Canada’s Oil Crisis Is Far From Over

Canada has vowed to build the Trans Mountain Expansion project in order to move more oil out of the country, but a lot of hurdles remain.

In May, the Canadian government agreed to pay Kinder Morgan $3.5 billion for the existing Trans Mountain line, plus the proposed expansion project. The decision by Kinder Morgan to sell the project, plus the uncertainty surrounding the takeover by the Canadian government, will almost certainly push back the start date for the pipeline until 2021 at least.

"Pipeline construction is a seasonal activity during summer to the fall [June to August] in Western Canada and failure to start work on the main infrastructure works will also drive up expansion costs," Chris Bloomer, president of the Canadian Energy Pipeline Association, told S&P Global Platts.

The extraordinary intervention from the government demonstrates how desperate Prime Minister Justin Trudeau and Alberta’s oil industry are in their mission to build more pipeline capacity. Canada’s pipelines are at full capacity, which means that even “minor events can prompt significant volatility” in the prices that Canadian oil producers can fetch when selling their oil, Scotiabank said in a note.

Western Canada Select (WCS) has been trading at an enormous discount relative to WTI, which in turn is trading at its own discount to Brent crude. WCS is $18 per barrel below WTI, and nearly $30 per barrel below Brent.

Kinder Morgan’s threat to permanently scrap the project was a “near-death” experience for the federal government, former TransCanada executive Dennis McConaghy said at the Global Petroleum Show last week, according to S&P Global Platts. The cancellation of the Trans Mountain Expansion would have essentially led to permanent discounts for WCS.

Even with the government rescue, it won’t be smooth sailing for the Trans Mountain Expansion. Kinder Morgan was recently upgraded by Wells Fargo after it sold off the project to the Canadian government, evidence that Wall Street thinks the pipeline was not good for shareholders. The bank said that the sale of the embattled pipeline removed an overhang of uncertainty while also providing a jolt of cash for the company.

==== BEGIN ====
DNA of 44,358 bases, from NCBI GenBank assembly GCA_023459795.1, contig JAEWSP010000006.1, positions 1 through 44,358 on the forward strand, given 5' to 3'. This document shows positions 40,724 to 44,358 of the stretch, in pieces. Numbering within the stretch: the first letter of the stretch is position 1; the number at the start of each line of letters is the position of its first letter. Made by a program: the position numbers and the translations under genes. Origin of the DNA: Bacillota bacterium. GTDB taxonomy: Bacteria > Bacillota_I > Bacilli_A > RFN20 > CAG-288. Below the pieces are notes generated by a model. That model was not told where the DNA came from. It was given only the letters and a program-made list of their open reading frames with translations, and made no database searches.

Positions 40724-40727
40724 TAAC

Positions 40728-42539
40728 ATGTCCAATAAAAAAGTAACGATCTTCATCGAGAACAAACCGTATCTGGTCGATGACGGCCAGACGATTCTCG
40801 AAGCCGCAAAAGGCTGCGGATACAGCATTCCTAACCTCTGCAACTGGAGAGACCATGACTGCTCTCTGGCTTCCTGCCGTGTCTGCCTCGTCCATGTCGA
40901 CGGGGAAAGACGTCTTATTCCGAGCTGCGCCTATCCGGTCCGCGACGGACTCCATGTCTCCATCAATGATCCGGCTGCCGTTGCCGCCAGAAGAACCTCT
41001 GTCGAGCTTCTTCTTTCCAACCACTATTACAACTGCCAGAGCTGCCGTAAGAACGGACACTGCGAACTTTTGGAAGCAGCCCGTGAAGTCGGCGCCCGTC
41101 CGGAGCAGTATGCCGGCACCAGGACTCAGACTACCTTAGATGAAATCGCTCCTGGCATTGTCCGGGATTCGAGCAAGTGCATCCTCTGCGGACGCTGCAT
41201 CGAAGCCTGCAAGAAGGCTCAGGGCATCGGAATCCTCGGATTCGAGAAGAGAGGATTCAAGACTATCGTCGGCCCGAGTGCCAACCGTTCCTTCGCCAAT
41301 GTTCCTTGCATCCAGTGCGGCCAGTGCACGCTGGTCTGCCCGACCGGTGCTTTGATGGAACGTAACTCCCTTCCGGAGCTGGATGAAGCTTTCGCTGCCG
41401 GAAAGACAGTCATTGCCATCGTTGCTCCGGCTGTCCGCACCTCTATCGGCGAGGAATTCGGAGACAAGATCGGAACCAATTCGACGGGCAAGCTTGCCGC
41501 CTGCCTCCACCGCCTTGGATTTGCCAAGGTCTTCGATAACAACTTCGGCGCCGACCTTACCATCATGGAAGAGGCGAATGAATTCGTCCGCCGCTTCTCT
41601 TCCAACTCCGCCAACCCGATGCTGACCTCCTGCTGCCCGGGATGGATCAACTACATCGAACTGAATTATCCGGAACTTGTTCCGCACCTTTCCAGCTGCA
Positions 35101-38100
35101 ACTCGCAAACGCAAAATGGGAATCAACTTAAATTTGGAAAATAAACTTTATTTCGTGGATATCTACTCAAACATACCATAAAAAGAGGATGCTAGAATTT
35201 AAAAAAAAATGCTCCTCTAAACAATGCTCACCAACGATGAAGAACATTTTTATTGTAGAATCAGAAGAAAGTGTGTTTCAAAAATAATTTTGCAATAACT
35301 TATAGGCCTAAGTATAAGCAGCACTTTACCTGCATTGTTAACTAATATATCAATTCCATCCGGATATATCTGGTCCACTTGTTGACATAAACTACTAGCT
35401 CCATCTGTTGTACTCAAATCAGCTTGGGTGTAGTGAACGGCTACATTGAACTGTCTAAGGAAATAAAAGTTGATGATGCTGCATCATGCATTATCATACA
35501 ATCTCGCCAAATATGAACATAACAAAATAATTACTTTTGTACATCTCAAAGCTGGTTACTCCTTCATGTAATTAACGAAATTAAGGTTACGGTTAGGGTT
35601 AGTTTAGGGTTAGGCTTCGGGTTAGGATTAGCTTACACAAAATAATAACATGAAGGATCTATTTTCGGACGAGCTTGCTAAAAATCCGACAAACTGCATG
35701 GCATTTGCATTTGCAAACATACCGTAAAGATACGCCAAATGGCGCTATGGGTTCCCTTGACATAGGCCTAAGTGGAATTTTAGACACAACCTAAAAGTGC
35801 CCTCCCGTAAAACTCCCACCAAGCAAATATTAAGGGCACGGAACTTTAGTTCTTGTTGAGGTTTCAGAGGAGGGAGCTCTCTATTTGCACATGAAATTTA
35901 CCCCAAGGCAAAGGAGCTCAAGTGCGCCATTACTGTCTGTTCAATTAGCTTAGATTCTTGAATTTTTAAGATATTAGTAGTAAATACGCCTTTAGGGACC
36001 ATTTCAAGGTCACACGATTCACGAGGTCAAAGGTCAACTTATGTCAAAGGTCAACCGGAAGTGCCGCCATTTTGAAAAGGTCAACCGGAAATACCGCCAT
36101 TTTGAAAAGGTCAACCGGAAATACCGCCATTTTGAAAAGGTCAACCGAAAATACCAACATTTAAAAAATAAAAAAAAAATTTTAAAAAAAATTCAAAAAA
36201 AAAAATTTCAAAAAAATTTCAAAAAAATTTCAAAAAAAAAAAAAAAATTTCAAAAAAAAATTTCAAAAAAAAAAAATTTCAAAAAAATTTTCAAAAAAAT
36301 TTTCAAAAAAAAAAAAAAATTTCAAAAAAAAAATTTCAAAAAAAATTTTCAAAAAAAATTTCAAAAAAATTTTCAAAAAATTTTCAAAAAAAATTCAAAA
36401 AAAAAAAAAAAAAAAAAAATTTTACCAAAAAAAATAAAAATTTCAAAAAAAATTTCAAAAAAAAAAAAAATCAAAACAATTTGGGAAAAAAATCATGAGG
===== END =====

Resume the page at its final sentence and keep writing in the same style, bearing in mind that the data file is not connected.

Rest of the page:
It remains to be seen how quickly the Trans Mountain Expansion progresses, but the fortunes of Canada’s oil industry hang in the balance. Pipeline projects like Trans Mountain Expansion and Keystone XL won’t be completed until “early next decade” under the “rosiest outlook,” according to a recent note from Scotiabank. The Canadian government intends to place the project under a crown corporation, which will then build the project for around C$7.4 billion before selling back to the private sector, Scotiabank says.

Meanwhile, the most likely pipeline project to move forward is Enbridge’s Line 3 replacement, which overhauls an existing line that is aging and in need of repair and operates well below capacity. The pipeline runs from Alberta to Minnesota and Wisconsin, servicing Midwest refineries. The replacement would more than double the existing throughput to 915,000 bpd, up from just 390,000 bpd currently.

However, the project still needs approval from Minnesota regulators, which began deliberations on Monday and are expected to wrap up next week. Because of the public outcry over Keystone XL and the Trans Mountain Expansion, which played major roles in adding years of delays in both projects, Enbridge is trying to downplay the significance of what it is trying to do.

“The biggest issue here is we have a critical piece of infrastructure that needs to be replaced,” Al Monaco, CEO of Enbridge, told the Star Tribune. “It’s just like we would replace a road, a bridge, a transmission line, a power plant.” But, just like Keystone XL and Trans Mountain, the communities that lie in the project’s path argue the project poses a threat to water quality, in addition to other environmental damage.

If the project is approved, environmental groups and indigenous communities promise a rerun of the Dakota Access protests that received worldwide attention two years ago. “It will be more than that,” said Winona LaDuke, head of Honor the Earth, a Minnesota-based indigenous environmental activist group, according to the Star Tribune. “I am welcoming water protectors across the world to come to Minnesota this summer.”

The Line 3 won’t begin operations until the end of 2019 at the very earliest, but any delays – whether from permitting, protests or any other reason – would push the start date into 2020 at least.

The Canadian government bailed out the Trans Mountain Expansion project, but Alberta’s pipeline woes are not going away anytime soon.

By Nick Cunningham of